It isV an object 'of the/presntiinvention mtoyfpr vide 'al method fcrjpres l crystalline'vinylidene improve *its react" C' ment ,to a point' at vvliich'feliips'ur-for'ilOl-m'ii-f utes to ,atemperature' of 212 res'ult's'finshrink@- age oi'not'to xfceed'percet al ng' it dimension of,I'the'niiln'i.1 vide s uch a inethd Whic "frnay a part v'ofthe prdcssirr vvliiel''hthe lrrr l1s-first produced. Another object is to provide a continuous Aprocess.Afor,..preshrinking and thermally stabilizing the lrn, either as an adjunct of the i original nlm-:formingoperations or to operate independently Longa simply oflm previously produced. Related objects-may appear hereinafter. l The method'oi the present invention, whereby Vfthe oregoing Yand"rfelated"b'j'ecfts are realized,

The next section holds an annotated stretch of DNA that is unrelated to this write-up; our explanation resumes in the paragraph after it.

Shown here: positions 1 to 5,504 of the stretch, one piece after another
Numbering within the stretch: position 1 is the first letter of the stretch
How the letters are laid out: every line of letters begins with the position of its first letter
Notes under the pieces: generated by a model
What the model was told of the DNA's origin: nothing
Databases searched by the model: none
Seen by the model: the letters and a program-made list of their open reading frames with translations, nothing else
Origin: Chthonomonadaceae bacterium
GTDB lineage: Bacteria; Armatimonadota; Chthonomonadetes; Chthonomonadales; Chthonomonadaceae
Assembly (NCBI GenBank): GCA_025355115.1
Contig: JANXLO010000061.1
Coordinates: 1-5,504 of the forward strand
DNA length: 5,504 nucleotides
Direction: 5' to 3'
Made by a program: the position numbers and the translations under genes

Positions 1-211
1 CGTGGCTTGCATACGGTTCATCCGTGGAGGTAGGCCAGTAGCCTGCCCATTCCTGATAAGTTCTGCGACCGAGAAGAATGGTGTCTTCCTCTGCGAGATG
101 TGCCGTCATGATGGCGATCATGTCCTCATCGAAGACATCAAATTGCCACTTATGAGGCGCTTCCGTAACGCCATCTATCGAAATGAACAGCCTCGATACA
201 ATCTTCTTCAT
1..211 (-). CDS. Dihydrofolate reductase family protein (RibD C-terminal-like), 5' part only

,cornprises"advanc'ingleJ lsheetof lthe lm to be a series of ati least-four rotatingjsmooth cylindrical surfaces spaced apart sothat both sides of a given area oflin areneyerincontact with two Vsuchsurfaces''atfthe sametimaat least the intermediate'two'of which arejlatgindependently controlled temperatur' jdf atleast 200 F., the areas of contact between 'theflrirbeing treated and the respective'fsrrioothlcylindrical heated surfaces being chosen f" to proyide'.. 'an vaggregate contact ltimeon'saidheatedsuriaces ofwfr'm 1.5 to 20, and

preferably from@ to 6.5 fs'econds. The range offuseful' temperatures'jatfeach of the four successive` pointsgioif con-tact between the iilm f cylindrical'jsurfaces are, re-